services - guestblog
||last update: 24.03.2008|
|Blender external renderers|
|by Yorik van Havre, march 2008|
made this little test mostly for myself, to see what I could quickly
get out of several external renderers. This is by no means a complete
test of what each of them can do. So if you are a big fan of one of
them, or even one of the developers, please don't shout at me if I
didn't use the renderer correctly, ok? What I tried to do is just
export the scene, render, tweak a coule of things, and see how light
behaves. I didn't try anything deeper than that.
But I found the results quite interesting. Each renderer behaves very differently when managing light. Actually all the renderings below satisfy me. Each renderer has different strengths and weaknesses... I used a very simple scene, only lit wih one sunlight, availible here.
To who is interested in exploring this too, I should add that all those renderers are free (only luxrender and yafray are open source), multi-platform (kerkythea has no linux 64bit version but the 32bit runs fine on 64bit systems, indigo has a linux version but I used win version with wine), and have an exporter for blender.
|1. Blender internal renderer|
in 9 minutes
Not bad, when you think blender has only one of the most basic GI type availible: Ambient Occlusion. You can see, of course, that the light scattering is far from perfect. In fact, the light doesn't bounce at all. But neverthless, the general impression you get from the image is very good.
Shadows are easy to configure, and you have the big advantage to be able to render the same scene in less than 02 minutes without oversampling.
Resuming, for me this is still the most versatile solution. The speed of using an internal renderer (no export operation) is really unbeatable.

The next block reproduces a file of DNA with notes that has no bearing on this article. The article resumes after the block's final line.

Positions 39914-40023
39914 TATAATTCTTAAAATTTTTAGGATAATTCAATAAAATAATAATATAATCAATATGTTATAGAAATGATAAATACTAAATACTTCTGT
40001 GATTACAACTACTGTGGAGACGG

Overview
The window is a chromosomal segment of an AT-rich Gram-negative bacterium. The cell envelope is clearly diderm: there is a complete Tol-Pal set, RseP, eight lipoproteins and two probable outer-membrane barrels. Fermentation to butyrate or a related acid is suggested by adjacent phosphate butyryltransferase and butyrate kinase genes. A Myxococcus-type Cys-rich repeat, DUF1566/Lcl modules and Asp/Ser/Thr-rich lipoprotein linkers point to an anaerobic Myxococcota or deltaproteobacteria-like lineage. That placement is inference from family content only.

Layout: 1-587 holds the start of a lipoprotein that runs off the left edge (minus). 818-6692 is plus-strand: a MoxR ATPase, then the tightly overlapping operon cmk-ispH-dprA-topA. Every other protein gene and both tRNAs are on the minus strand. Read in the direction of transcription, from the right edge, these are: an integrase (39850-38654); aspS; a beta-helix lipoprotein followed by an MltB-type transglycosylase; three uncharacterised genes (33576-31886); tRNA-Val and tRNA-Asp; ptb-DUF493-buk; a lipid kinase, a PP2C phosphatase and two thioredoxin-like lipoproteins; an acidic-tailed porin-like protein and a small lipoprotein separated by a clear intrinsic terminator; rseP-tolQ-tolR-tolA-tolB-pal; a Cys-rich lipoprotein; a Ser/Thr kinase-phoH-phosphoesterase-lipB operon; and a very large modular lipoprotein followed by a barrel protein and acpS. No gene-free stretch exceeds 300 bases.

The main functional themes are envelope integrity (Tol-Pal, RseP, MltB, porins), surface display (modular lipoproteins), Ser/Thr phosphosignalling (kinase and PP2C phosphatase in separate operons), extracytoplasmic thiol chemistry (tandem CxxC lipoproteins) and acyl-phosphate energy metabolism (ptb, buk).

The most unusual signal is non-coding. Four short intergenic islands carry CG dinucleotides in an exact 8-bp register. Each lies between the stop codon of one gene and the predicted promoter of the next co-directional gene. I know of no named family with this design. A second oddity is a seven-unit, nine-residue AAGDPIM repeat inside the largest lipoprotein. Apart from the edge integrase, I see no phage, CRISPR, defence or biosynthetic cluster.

in 40 seconds
Yes you read well, 40 seconds. And look at the red reflect under the red box, this is true GI. This renderer is just amazing. Adjusting the final tone, contrast, exposure is a piece of cake, the materials get fairly well respected when exported from blender.
Non-UV-mapped textures are applied correctly, but multi-texture materials only keep the first one. So you need a bit of work on your materials.
For some strange reason, my sunlight were slightly moved? No big deal, though...
Kerkythea has a lot of settings, so it is hard to configure well. But so fast...
in 2 hours
Indigo is an unbiased renderer, which means you don't need to configure any light. The price of this is a very high rendering time. It starts from a very grainy render and refines progressively. You stop when you find it is enough.
Simply export from blender, and you get this. I just had to choose "physical sky + sun" preset. I found that pale lighting very cool. The red material got a bit different too.
Only UV-mapped textures are used, which is a bit annoying in architecture.
But the immediate lighting quality is quite stunning, with total zero configuration...
|rendered in 2 hours
Luxrender is an unbiased raytracer, like indigo. Same system, same render times...
Luxrender is still a baby, it gave me a couple of errors and artifacts. But don't you think the light is just marvelous?
As with indigo, only UV-mapped textures are used. The reflexive red material also didn't behave very correctly
But since those renderers let you see from the first seconds a completely lighted image, you can do adjustments quite fast.
Other thing, luxrender is open-source, so it has a chance to develop very fast...
in 15 minutes
The good old yafray (this is still old yafray, not yafaray) is still a good player in the game. There is the enormous facility of having it integrated in blender. Basically there is no need to touch the or tweak anything, only a couple of render settings.
And since it is a very simple raytracer, not physically exact or anything, it is easy to tweak and to get the sharp, dark shadows that I like...
This is by far the easiest external renderer to use... And I found the result excellent, compared to others.
|To conclude this,
here are a couple of conclusions I made of this:
|Check also Karamelo's blog too, he has taken this experiment a step further...|